Editorial: Lesson for Vavenby: don’t let them dismantle

By Andru McCracken


Canfor is shutting down their mill in Vavenby. It’s terrible for the whole region’s economy and will make it an even poorer place. It will mean smaller returns for the Valemount Community Forest and it will hurt local operators. But the closure has the potential to devastate Vavenby and Clearwater. It reminds me of the shutdown of Valemount’s mill in 2006.

Whenever I express my sadness and anger about the loss of our mill, someone will inevitably bring up the Valemount Community Forest and all the wonderful work they are doing. I want to be the booster and smile and cheer when they bring it up, but it’s hard. The problem is that I can count.

The job creation capacity of the Valemount Community Forest is at most one tenth of that of a fully functioning lumber mill. Those blue collar jobs did more than cover costs, they enriched our community.

The community forest has created some jobs. Jobs are good. But so are benefits. So are retirement plans. So is dental coverage. Ongoing education and upward mobility. I’m not slagging our small operators, I’m just calling a spade a spade: Valemount’s blue collar workers have been shut out of our forest wealth.

That wealth used to stream far beyond mill workers homes into local stores. The mill supplied baseball and curling teams, a cavalcade of volunteers, and those families produced a steady supply of kids to the school.

Now Clearwater and Vavenby face this same harsh reality. Some people in the community believe that their tourism economy will bear the load or that the community forest can magically create hundreds of jobs. They are sadly mistaken.

A clear eyed view of what their community forest will provide in terms of jobs should be sobering.

Valemount knows this, we have been through it.

My advice to the community of Clearwater is simple. Don’t let them dismantle the mill. Pay union employees to guard it for the next five years. Don’t let Interfor remove a stick of wood for the next five years.

You can bet your bottom dollar that the markets for softwood lumber will pick up again, but they won’t likely pick up enough to build a whole new mill from scratch.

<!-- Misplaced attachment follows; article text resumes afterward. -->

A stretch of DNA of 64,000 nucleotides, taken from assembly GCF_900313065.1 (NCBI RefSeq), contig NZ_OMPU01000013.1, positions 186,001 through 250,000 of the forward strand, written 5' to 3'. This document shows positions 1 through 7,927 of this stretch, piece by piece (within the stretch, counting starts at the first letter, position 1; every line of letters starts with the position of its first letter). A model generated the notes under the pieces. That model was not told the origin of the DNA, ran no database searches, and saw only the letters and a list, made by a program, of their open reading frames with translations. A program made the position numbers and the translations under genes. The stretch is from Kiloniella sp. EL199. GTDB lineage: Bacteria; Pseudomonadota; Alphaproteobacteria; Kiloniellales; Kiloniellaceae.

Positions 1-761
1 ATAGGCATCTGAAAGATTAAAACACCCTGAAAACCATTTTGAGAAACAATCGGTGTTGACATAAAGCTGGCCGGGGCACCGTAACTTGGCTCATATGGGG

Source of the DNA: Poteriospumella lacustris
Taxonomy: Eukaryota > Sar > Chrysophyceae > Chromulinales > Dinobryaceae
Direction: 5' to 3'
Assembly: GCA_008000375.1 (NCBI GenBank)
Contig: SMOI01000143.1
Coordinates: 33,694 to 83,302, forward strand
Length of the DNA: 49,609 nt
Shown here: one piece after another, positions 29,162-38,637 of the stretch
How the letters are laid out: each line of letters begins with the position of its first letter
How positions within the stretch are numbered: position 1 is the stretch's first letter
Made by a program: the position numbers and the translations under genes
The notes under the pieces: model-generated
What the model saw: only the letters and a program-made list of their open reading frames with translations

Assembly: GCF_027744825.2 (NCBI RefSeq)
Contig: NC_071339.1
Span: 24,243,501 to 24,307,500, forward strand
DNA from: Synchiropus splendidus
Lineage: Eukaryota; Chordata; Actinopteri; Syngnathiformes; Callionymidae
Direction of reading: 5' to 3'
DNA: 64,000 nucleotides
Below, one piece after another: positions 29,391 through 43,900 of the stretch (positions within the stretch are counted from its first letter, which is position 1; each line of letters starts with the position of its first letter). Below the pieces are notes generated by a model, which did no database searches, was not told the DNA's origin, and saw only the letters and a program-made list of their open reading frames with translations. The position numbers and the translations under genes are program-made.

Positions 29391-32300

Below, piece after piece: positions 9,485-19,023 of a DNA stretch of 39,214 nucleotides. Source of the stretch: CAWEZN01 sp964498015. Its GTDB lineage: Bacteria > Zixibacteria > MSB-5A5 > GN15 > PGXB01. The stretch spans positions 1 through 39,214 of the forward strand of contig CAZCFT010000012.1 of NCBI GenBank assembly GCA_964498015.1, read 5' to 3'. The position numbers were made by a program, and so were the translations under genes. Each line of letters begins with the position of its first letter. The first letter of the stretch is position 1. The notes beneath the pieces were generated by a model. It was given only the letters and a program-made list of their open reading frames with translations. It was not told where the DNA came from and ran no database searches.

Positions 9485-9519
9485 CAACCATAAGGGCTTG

When lumber companies threatened to shut down Mackenzie’s mill and start hauling wood to Prince George (which is only two hours away), Mackenzie’s mayor took to the highway and blocked logging trucks. This is the kind of action we should see in Vavenby.

I really appreciate that the NDP government is asking Canfor and Interfor just what exactly the hell they are thinking and how their antics mesh with the best interests of the community and the province. This is what should happen.

The province has just enacted Bill 22 that gives them some control in these situations. But the province needs to learn to play hard ball. And quick.

The province has every right to take back a forest license from Canfor, even if they pay something for it. But they shouldn’t pay a cent without first doing a forensic audit of forest health. Canfor has posted record profits, claims there isn’t enough wood to continue on and wants $60 million to pass it on for the next company to have a go. It brings up some questions. How much wood is left? Why can’t Canfor use it? Why is a broken license worth $60 million?

The province should take some time with this and think about how to get a better return for the people of BC, for Clearwater, for Vavenby, and how to better manage the resource, even if that means sitting and thinking about the situation for a year or two.

In 10 years, 100 years, 1000 years, that forest will continue to grow even as markets change. Clearwater and Vavenby will survive and thrive without those jobs, but it doesn’t make Canfor’s actions right and it certainly doesn’t make it good. People deserve to work, to live well and to make a decent living from the resources around them. What ever happens, my hope is that Vavenby and Clearwater have an easier go then we did.

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